How Does Your Garden Grow – The Secrets to What Lies Beneath

Topsoil is everywhere, more or less in the UK and thanks to our rich geological history, the quality of it varies depending on where you live. It’s also very easy to overlook topsoil – given that it is permanently under our noses but it is surprisingly precious stuff. It takes many thousands of years for topsoil to develop and yet it can easily be stripped away by one man (or woman) and a digger. It’s also increasingly vulnerable to erosion and once it’s gone it’s very hard to replace. For gardeners, not only the quality of existing topsoil is crucial but maintaining healthy soil is also a major issue. Given the variety of different types of topsoil in the UK, gardening (despite being a much loved past-time of many of us in the UK) can be challenging. Too sandy, too chalky, too full of clay? These are just some of the challenges facing many gardeners. If you’re creating a garden from scratch – or rejuvenating a much abused one – getting the right topsoil in the right place at the right time will make all the difference.

The Perfect Balance

The top layer of soil is more nutrient rich than other layers, over the many centuries that it has developed it has formed from organic debris. For plants this top layer is crucial and it is where they draw most of their food from. Healthy topsoil needs to act in two ways to maximize the potential for plants – it should drain well but not too quickly to provide water for plants and to avoid washing away nutrients. It should not, however, drain too slowly, leaving plants waterlogged, drowning and with rotting root systems. Heavy soils in clay based areas are prone to water logging, while very sandy soils will drain nutrients and moisture away, leaving plants thirsty and hungry. Acidity is also an issue and a mid-way point is needed for most plants. Depending on the nature of your ‘native’ soil, adding topsoil with appropriate qualities to balance negative issues is normally the best option to create the optimum conditions for your garden. Feeding, composting and adding nutrients to any topsoil from time to time should also be considered to continually maintain the quality of the soil.

Wet Winters and Lack of Drainage

Much of the UK has become waterlogged after the last winter and the water table is at an all-time high, meaning that wherever your garden grows, 2014 is likely to present some problems with excess ground water. However, this is a perennial problem for those with clay based soils. The simplest approach in these conditions is to add a sandy topsoil mix along with high quality compost and organic matter. Very sandy topsoil will drain nutrients too quickly and leave you with struggling flora. Mixing organic matter which contains additional nutrients – good quality purchased compost or the home-grown variety – along with sandy topsoil will help. This should be dug into your lumpy clay covering and will help to make the soil better draining, without becoming too well drained. For very sandy soils the process is the same but substituting clay based topsoil to add water retention qualities. Distributing this type of soil is a harder job, given its thicker, lumpier nature and needs to be done thoroughly. Again, good quality compost should be included in the mix.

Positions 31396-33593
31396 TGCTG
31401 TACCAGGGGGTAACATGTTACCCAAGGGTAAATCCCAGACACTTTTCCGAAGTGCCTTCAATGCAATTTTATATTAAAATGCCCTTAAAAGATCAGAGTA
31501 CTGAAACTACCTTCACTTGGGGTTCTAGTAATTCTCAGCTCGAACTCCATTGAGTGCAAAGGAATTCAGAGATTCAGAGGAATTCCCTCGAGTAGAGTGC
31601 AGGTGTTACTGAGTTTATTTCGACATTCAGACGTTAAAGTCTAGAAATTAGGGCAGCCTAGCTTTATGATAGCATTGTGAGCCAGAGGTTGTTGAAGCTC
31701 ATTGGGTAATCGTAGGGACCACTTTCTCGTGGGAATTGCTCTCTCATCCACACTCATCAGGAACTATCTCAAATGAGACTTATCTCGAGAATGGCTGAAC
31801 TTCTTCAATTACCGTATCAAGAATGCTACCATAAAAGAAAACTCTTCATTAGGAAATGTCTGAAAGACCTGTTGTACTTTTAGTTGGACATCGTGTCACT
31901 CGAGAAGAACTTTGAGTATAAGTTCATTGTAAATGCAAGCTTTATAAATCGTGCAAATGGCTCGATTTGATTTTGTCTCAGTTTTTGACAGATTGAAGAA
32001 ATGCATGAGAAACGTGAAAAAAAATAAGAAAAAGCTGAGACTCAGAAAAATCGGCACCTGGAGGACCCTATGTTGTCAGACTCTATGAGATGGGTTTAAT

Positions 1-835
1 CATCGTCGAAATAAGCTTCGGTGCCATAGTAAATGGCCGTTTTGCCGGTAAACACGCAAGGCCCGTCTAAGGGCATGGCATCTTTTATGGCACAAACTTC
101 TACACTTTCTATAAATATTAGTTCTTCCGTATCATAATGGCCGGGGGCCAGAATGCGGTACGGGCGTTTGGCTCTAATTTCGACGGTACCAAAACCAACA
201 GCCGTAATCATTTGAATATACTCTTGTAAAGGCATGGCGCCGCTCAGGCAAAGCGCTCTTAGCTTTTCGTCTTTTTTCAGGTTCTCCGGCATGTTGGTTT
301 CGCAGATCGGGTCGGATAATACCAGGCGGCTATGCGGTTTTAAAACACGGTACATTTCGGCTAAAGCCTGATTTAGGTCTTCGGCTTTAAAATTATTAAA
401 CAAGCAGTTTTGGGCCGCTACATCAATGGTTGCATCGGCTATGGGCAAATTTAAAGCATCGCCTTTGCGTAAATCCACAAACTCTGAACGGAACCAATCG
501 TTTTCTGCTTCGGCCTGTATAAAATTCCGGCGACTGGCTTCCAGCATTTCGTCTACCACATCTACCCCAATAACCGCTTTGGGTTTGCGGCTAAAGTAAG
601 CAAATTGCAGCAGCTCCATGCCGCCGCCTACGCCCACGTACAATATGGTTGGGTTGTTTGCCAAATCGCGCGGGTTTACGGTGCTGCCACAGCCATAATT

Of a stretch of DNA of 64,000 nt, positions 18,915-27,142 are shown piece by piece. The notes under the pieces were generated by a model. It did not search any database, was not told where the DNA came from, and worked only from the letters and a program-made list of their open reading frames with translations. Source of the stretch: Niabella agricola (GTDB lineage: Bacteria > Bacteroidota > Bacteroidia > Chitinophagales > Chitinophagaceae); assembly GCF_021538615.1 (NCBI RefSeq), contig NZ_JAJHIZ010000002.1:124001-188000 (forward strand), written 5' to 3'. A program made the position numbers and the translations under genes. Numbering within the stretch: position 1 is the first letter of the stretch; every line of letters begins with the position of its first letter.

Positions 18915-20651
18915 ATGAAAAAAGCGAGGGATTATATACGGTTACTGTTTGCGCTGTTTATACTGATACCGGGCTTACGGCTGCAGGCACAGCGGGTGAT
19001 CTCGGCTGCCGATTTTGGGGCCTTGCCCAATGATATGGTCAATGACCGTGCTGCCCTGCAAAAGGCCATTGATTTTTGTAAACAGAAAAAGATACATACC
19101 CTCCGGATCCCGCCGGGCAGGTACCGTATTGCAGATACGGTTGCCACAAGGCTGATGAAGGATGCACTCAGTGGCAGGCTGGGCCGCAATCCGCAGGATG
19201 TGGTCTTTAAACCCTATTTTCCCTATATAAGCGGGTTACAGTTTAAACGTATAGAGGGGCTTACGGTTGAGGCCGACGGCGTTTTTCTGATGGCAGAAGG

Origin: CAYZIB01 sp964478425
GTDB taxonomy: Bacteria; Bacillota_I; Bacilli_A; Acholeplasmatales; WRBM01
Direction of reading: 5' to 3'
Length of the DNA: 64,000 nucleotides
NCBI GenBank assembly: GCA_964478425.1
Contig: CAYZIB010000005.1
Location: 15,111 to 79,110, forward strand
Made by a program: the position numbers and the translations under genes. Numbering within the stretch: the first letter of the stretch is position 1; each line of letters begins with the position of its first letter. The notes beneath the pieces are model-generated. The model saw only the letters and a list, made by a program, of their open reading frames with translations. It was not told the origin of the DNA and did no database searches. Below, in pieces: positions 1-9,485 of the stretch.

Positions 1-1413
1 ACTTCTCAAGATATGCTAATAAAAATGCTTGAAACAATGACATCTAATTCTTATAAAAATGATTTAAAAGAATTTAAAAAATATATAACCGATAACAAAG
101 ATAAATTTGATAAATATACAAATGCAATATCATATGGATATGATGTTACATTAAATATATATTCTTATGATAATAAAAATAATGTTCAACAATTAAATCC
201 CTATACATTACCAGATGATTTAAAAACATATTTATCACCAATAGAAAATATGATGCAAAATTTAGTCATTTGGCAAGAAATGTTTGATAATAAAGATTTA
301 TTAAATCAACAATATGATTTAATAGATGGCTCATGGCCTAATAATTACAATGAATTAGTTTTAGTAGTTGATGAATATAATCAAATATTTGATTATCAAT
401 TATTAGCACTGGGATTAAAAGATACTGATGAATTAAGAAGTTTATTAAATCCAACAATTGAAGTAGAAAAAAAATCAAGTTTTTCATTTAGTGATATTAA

Compacted Gardens

Soil is compacted over time and this is especially true in areas where there is a lot of foot traffic. If you’re improving topsoil for a lawn area this needs consideration. Clay quickly and easily compacts so if you’re in a soil area where clay is the main topsoil considering a sandier mix is important; heavy traffic areas will need work from time to time, digging over to aerate and reduce compaction. Even in low traffic areas, beds and borders, natural compaction occurs over time and this is particularly an issue with clay based topsoil. Working the ground over regularly is essential in this type of soil, to ensure compaction is minimized.

Small Solutions and Potted Planting

For pots and containers – either in-situ in a large garden or used to create a small, urban garden, topsoil is not normally an ideal option. Potting soil should be used in most cases, though in the largest of containers topsoil may work well. Potting soil comes in different qualities and the best quality will produce the best results. In reality potting soil is created from organic material and is often created for specific types of plants (specialist soils can be purchased for orchids and a range of more exotic plants). Unlike topsoil, potting soil is designed specifically to perform well (on the feeding and watering fronts) for plants in confined spaces. Water retention can be an issue in pots, hangers and containers, so specially designed potting soil should be used to reduce the need for constant watering. Depending on the amounts of topsoil required there are a number of options for purchasing; local garden centers are ideal for small amounts and it’s possible to buy topsoil online for bulk orders if you are creating (or improving) a garden, lawn or sports pitch.

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